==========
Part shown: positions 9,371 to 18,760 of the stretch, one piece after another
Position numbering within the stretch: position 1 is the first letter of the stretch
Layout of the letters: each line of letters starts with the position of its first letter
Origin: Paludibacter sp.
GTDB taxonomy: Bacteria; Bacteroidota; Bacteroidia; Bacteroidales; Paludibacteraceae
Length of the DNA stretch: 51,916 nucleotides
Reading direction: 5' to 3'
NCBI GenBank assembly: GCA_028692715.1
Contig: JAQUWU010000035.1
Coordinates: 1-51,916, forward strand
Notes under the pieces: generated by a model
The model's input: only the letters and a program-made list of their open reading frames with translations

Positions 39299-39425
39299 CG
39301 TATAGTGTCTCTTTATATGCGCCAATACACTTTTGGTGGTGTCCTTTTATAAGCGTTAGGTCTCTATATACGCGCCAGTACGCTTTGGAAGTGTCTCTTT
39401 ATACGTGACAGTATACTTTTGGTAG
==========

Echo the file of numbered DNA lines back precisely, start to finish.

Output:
Part shown: positions 9,371 to 18,760 of the stretch, one piece after another
Position numbering within the stretch: position 1 is the first letter of the stretch
Layout of the letters: each line of letters starts with the position of its first letter
Origin: Paludibacter sp.
GTDB taxonomy: Bacteria; Bacteroidota; Bacteroidia; Bacteroidales; Paludibacteraceae
Length of the DNA stretch: 51,916 nucleotides
Reading direction: 5' to 3'
NCBI GenBank assembly: GCA_028692715.1
Contig: JAQUWU010000035.1
Coordinates: 1-51,916, forward strand
Notes under the pieces: generated by a model
The model's input: only the letters and a program-made list of their open reading frames with translations

Positions 39299-39425
39299 CG
39301 TATAGTGTCTCTTTATATGCGCCAATACACTTTTGGTGGTGTCCTTTTATAAGCGTTAGGTCTCTATATACGCGCCAGTACGCTTTGGAAGTGTCTCTTT
39401 ATACGTGACAGTATACTTTTGGTAG